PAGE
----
The solution of a linear matrix differential equation with prescribed initial conditions is a relatively straightforward process, although the result can be complicated by the noncommutativity of the matrix of coefficients for different values of the independent variable. The solutions generally behave as exponentials, whose law of exponents is further distorted by noncommutativity. Nevertheless, the distinction between real and imaginary exponents holds, so that some solutions behave like hyperbolic functions and others behave like trigonometric functions. Those of trigonometric type oscillate, have zeroes, and remain bounded when the independent variable is real. Of course, when the solutions are taken as functions of a complex variable, all this structure rotates into the complex plane and may have to contend with branch points and other singularities.
A variant on the problem of initial values is the problem of final values. Taken over a finite interval, the nonsingularity of the solution matrix permits its inversion with an immediate solution to the problem. Asymptotically the situation is complicated by the fact that although the solution matrix is technically invertible, the difference between growing and diminishing eigenvalues is so great that only certain kinds of limiting information can be obtained.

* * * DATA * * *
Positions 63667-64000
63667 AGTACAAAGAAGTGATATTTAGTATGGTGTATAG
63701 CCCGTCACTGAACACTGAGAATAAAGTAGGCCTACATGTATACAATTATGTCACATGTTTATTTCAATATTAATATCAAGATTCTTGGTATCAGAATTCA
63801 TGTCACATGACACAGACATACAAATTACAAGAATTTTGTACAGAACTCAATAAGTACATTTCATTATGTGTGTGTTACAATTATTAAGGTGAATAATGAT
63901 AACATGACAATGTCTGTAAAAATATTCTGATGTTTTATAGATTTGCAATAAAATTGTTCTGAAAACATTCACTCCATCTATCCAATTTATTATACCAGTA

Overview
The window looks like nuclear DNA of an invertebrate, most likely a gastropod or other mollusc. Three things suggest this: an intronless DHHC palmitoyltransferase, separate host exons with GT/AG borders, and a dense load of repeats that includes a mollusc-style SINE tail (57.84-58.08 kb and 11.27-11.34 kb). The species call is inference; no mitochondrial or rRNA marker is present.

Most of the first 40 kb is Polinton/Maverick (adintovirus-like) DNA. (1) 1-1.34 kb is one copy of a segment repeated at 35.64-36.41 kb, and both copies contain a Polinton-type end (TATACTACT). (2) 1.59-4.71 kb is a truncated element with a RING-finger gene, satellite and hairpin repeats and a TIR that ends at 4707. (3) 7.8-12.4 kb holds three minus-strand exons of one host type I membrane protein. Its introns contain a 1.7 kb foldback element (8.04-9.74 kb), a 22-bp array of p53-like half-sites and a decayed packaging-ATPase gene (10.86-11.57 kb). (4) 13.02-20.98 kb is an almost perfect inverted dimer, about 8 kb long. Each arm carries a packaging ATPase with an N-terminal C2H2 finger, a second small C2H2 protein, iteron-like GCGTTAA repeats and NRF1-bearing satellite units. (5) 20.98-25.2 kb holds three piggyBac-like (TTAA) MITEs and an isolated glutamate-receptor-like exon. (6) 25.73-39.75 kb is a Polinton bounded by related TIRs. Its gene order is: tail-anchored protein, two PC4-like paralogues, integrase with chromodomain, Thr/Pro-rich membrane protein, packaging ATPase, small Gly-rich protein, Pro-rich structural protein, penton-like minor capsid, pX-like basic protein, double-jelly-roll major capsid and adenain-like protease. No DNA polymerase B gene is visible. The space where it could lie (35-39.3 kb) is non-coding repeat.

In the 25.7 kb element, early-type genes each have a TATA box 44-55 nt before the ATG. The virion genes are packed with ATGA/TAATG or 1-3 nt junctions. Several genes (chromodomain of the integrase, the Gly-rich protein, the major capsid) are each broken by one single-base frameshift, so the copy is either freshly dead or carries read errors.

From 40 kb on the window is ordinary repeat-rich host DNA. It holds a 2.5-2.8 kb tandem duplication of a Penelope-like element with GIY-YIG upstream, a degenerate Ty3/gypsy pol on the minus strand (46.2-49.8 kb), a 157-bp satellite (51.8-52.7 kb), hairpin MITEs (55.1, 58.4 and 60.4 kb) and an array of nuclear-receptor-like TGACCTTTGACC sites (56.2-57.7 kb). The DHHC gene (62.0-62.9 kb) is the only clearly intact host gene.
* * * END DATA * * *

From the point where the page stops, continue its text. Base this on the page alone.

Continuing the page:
Straddling these two extremes, the so-called Sturm-Liouville boundary conditions consist in a partial specification of initial values together with additional final values, sufficient to get as unique a solution as possible. Taken at face value, such a mixture is not likely to have a solution, but in practice, the differential equation often depends upon a parameter, usually the consequence of separating variables to solve some partial differential equation. The constant of separation would then be adjusted until the split boundary conditions could be satisfied.
That such a procedure has hope of success is encouraged when it is observed that varying the separation parameter, for given initial conditions, runs the terminal conditions through a range of values, one of which could be just the one sought after. In fact it is separation of variables which typically leads to an eigenvalue equation, because in the separated form it is the quotient of a differential operator depending on a single variable applied to its function by that separated function itself which is equal to a constant. So algebraic rearrangement sets the operator up as producing a multiple when it acts on its function: